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How robotics can deliver smart wealth advice

Over the last three years, there has been a significant shift towards the adoption of new and emerging technologies leading to a widening mix of advice, administration and investment practices among wealth managers.

In the face of competitive market pressures, constant regulatory change and escalating data volumes, it is critical for wealth management firms to leverage technology and the underlying data creatively to improve service quality, personalise customer experiences and create platforms for smart processing.

How mature are your digital operations capability?

Wealth managers need to define and firmly establish digital operations as a capability within their businesses. EY’s assessment framework of digital operations measures nine key dimensions that drive business benefits and outcomes.

One of the key drivers to the speed and adoption of digital operations is the maturity of the Robotic Automation solutions. There are two types of solutions in this marketplace: Unassisted Automation and Assisted Automation.

Both types of Robotic Automation can deliver significant time, processing and error reduction and service quality benefits to many areas of the wealth and asset management value chain.

For instance, Assisted Automation (often called Robotic Desktop Automation or RDA) could be used to augment workforce productivity. Unassisted Automation (often called Robotic Process Automation or RPA) could be used to reduce operational processing windows, operating costs and high-cost, low-value tasks.

Robotic Automation can also drive digital operations functionality, for example, by acting as a keystroke surveillance agent, enabling workforce intelligence and improved employee performance via data-driven coaching. Or it could be used as an engine to work alongside or supplement front-end robo-advice platform offerings.

How can software robotics provide assisted advice with front-end robo-advice?

Keeping a customer’s best interests at the centre of an advice model is essential to wealth management success. Risk management in advice is also under increasing scrutiny from regulators. In the superannuation space for example, this message was highlighted recently by the Productivity Commission.

ASIC also published a review earlier this year, as part of its Wealth Management Project, identifying areas for improvement in how advisers are overseen within large organisations:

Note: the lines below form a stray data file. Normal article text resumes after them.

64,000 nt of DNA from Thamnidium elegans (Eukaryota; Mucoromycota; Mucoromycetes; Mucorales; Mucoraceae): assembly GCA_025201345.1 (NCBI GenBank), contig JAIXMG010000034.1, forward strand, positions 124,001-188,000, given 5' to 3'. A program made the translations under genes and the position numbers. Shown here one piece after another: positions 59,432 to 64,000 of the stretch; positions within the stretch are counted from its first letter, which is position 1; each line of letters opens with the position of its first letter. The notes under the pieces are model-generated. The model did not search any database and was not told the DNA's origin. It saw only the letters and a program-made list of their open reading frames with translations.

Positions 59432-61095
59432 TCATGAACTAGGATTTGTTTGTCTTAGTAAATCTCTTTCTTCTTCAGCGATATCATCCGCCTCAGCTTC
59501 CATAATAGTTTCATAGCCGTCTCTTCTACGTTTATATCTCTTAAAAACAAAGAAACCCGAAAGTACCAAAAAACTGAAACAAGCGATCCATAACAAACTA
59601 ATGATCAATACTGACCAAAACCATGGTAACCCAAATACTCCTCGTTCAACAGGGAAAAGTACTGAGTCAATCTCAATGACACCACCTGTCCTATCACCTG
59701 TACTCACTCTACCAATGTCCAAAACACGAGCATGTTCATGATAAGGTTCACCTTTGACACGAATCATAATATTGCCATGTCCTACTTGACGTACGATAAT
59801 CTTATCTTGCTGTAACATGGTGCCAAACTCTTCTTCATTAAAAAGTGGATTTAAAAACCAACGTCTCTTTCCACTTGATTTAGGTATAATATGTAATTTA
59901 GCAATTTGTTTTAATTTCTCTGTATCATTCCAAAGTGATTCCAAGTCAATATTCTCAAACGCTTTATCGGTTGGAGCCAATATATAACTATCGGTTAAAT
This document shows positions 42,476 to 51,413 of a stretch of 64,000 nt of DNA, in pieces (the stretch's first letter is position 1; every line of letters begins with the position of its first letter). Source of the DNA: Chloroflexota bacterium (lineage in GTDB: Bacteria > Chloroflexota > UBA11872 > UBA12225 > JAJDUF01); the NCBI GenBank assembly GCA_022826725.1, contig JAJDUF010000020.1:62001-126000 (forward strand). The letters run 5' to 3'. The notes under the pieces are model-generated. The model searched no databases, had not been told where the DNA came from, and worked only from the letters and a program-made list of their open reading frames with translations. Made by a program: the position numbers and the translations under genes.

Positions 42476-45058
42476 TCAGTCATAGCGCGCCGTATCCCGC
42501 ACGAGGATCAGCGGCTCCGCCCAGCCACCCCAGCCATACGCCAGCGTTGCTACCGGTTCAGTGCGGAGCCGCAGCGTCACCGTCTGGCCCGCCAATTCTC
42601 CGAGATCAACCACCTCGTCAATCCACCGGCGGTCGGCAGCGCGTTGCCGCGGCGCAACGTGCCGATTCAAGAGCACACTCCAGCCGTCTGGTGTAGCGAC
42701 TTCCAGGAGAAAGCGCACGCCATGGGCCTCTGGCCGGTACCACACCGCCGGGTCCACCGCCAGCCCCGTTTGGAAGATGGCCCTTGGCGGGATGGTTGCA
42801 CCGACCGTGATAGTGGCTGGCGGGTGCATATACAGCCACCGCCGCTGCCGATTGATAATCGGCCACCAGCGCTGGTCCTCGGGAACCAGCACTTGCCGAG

• “Failure to notify ASIC about serious non-compliance concerns regarding adviser conduct
  • Significant delays between the institution first becoming aware of the misconduct and reporting it to ASIC
  • Inadequate background and reference-checking processes, and
  • Inadequate audit processes to assess whether the advice complied with the ‘best interest’ duty and other obligations”.

Robotic Automation can help regardless of whether a robo-advice platform already exists within the organisation. One example of this is the data analysis and data crunching work used to prepare a Statement of Advice with a risk management overlay. Robotic Automation solutions can automate a number of these steps, such as dealing with data points, drawing information out of multiple legacy systems, stitching it together and providing an end to end audit trail.

EY’s recent report, Robotics and its role in the future of work, found that the gains from automation can be considerable, but that even more is possible when robotics and digital are brought together. Robotic Automation can tap into shadow or legacy IT systems where it may otherwise be hard to create a new integration point, to feed a greater number of services or data points into the robo-advice channel.

What about investments and administration?

Non-indexed and unstructured investment instructions from different sources can lead to inefficiencies, errors and service quality reductions as data is reassembled into a variety of models to understand exposures, risks, performance and attribution.

Many organisations face the challenge of managing critical information across a mix of core and secondary systems, requiring highly-skilled staff to undertake repetitive activities. Robotic Process Automation could be used to operate around the clock, managing data collection, augmentation, and analytics and reporting. This model would result in only exceptions needing to be escalated to skilled staff as required.

It’s an especially good candidate where a set of steps occur each every day which is highly repetitive, rules-based, digitally triggered and based on structured data.

Where will your robotics journey take you?

Driving a Robotic Automation agenda into advice, administration and investments functions can help improve costs and significantly relieve pricing and margin pressure. The benefits, such as moving towards 100% paperless, can also be greatly accelerated through the use of a range of other capture and workflow tools.

Competing in the digital age means doing things differently. Wealth managers need to be laser-focused on data management and analytical strategies, using a data-driven approach to derive key outcomes and measure the maturity of their digital operations capabilities.

 

Jason McLean is the EY Oceania Wealth and Asset Management Advisory leader. Andy Gillard is the EY Asia-Pacific Digital Operations Leader. The views expressed in this article are the views of the author, not Ernst & Young. The article provides general information, does not constitute advice and should not be relied on as such. Professional advice should be sought prior to any action being taken in reliance on any of the information. Liability limited by a scheme approved under Professional Standards Legislation.

 

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